• The S&P GSCI fell by 1.3% in USD terms over the week. The energy sector fell by 2.4% as the price of Brent crude oil fell sharply by 5.1% to USD 48/BBL over Brexit worries. Industrial metals rose by 0.8% as copper prices rose by 1.0% to $4,542/MT. Agricultural prices were 0.5% higher and the gold prices rose 1.1%, finishing the week at $1,287/ounce.
  • Sterling weakened against major currencies over the week except for the euro. The US dollar appreciated by 0.2% against sterling, ending the week at $1.43/£. The euro fell by 0.2% against sterling, finishing the week at €1.27/£. The Japanese yen sharply rose 2.5% against the US dollar, ending the week at ¥104.29/$.


  • US economic data was fairly soft. Headline consumer price inflation slowed to 1.0% in May when analysts had hoped it would remain at 1.1%. However, the ‘core’ index, which excludes volatile food and energy components, rose by 2.2% over the same period, a slight increase of 0.1% on the previous month. Real wage growth remained at 1.1% in May (on a year-on-year basis). Retail sales (excluding auto and gas) rose by 0.3% in May, in line with expectations but a fall from the prior month’s 0.6% gain. The NAHB housing market index rose to 60 from 58, just beating expectations, and the Empire manufacturing index strongly rose to 6 from -9. Industrial production fell by 0.4% in May, nearly offsetting the 0.6% rise from the previous month, but still in line with the broadly declining trend since late 2014. Lastly, the current account deficit widened to $125bn in the first quarter of 2016, up from $113bn the previous quarter.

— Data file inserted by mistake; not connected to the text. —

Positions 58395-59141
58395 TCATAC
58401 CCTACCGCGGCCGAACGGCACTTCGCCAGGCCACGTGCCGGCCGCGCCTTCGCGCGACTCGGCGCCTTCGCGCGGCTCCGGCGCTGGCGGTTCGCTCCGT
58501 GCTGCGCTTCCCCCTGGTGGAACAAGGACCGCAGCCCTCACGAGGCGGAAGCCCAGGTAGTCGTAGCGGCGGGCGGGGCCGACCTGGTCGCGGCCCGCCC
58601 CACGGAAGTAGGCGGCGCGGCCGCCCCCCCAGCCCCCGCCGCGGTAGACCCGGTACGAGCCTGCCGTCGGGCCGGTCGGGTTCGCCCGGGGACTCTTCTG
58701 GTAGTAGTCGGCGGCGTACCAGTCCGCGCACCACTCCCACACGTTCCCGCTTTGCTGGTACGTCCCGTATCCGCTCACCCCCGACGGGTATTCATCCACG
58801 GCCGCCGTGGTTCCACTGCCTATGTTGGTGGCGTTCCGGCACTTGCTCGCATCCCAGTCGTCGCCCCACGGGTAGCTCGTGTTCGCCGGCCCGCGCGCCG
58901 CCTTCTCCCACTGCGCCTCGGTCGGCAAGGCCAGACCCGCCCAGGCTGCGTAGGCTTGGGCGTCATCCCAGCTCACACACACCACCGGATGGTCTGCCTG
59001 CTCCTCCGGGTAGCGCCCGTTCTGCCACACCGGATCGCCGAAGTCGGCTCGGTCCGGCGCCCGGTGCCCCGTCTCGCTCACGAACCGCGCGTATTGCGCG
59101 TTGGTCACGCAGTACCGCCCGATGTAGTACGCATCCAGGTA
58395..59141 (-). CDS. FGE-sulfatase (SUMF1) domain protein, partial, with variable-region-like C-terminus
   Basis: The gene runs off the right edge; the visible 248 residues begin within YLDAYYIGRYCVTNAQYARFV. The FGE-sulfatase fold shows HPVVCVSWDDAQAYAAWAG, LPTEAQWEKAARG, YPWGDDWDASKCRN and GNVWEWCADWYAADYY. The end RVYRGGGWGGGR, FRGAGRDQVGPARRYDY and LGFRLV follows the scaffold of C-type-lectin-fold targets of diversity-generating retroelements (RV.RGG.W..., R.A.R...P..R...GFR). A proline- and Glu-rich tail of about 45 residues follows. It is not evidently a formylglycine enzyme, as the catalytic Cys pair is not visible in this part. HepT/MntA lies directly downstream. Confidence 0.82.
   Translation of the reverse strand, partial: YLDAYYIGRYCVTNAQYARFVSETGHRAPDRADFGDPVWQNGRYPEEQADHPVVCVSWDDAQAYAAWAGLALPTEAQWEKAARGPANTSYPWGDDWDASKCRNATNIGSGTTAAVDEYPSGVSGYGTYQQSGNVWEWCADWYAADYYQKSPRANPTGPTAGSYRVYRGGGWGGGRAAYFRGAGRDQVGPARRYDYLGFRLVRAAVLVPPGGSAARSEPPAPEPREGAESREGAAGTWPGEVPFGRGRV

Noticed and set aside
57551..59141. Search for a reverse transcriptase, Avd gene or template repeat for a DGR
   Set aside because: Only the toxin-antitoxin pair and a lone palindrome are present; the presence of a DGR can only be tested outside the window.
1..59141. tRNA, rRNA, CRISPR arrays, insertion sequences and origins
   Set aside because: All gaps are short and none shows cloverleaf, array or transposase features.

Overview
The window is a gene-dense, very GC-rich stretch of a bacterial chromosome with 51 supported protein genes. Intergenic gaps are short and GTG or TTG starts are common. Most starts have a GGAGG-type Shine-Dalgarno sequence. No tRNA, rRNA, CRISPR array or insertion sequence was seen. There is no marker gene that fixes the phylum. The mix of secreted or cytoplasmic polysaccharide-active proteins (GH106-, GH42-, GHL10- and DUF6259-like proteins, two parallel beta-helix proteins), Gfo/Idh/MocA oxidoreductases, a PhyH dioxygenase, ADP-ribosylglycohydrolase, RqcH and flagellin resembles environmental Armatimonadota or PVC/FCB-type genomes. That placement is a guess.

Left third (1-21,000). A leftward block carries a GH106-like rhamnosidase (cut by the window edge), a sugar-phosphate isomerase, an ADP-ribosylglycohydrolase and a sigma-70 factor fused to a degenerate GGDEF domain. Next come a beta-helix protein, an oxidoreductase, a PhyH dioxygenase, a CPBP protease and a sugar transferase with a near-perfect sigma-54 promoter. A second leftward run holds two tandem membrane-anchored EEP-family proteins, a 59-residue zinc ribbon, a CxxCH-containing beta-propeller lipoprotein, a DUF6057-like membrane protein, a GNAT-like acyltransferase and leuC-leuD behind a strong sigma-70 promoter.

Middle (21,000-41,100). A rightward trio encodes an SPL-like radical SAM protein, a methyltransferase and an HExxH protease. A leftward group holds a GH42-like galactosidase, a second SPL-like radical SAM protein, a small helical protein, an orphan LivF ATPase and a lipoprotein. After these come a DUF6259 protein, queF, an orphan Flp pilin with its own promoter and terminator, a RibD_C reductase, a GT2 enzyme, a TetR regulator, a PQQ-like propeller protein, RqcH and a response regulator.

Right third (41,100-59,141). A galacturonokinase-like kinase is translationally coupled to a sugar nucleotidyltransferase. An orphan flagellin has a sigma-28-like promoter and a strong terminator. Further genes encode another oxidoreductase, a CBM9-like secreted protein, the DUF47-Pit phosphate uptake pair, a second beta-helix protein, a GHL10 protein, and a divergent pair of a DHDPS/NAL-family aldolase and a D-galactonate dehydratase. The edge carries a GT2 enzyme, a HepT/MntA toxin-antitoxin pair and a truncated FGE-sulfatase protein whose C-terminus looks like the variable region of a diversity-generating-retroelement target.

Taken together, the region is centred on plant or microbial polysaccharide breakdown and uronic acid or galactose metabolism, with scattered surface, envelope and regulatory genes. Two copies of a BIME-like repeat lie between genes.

• The UK Unemployment Claimant Count Monthly change was better than expected by 0.4k. Some may see this as a sign that the labour market is holding up well amongst Brexit uncertainty. However, this could be premature as changes can take time to affect labour demand. UK YoY CPI was lower than expected at 0.3% (vs 0.4% expected). ILO unemployment fell to 5.0%, a low since 2005 and average weekly earnings over the three months to April were 2.0% higher than during the same period last year.
  • Eurozone annual consumer price inflation was in line with expectations at -0.1%. Core inflation also met expectations at 0.8%. Industrial production ex construction in April was better than expectations at 1.1%. Q1 unemployment rose by 1.4%, up from 1.2% in the previous period.
  • It was a very light week for economic releases in Japan. Industrial production was revised up over April from 0.3% to 0.5%. The Bank of Japan kept its monetary policy unchanged at -0.1% and maintained its qualitative easing programme at ¥80tn, although it is expected that some more quantitative easing may be announced later in the summer.
  • Foreign direct investment into China fell by 1.0% over the year to May in renminbi terms, a disappointing reading given expectations of 5.0% growth. Meanwhile, annual retail sales growth to May was 10.0%, 0.1% less than expected, and industrial production grew by 6.0% over the same period.
The information contained above should be regarded as general information only. That is, your personal objectives, needs or financial situation were not taken into account when preparing this information. Accordingly, you should consider the appropriateness of acting on this information, particularly in the context of your own objectives, financial situation and needs. Nothing in this document should be treated as an authoritative statement of the law on any particular issue or specific case, nor should it be treated as investment advice. Use of, or reliance upon any information in this post is at your sole discretion. It should not be construed as legal or investment advice. Please consult with your independent professional for any such advice. The blog content is intended for professional investors only.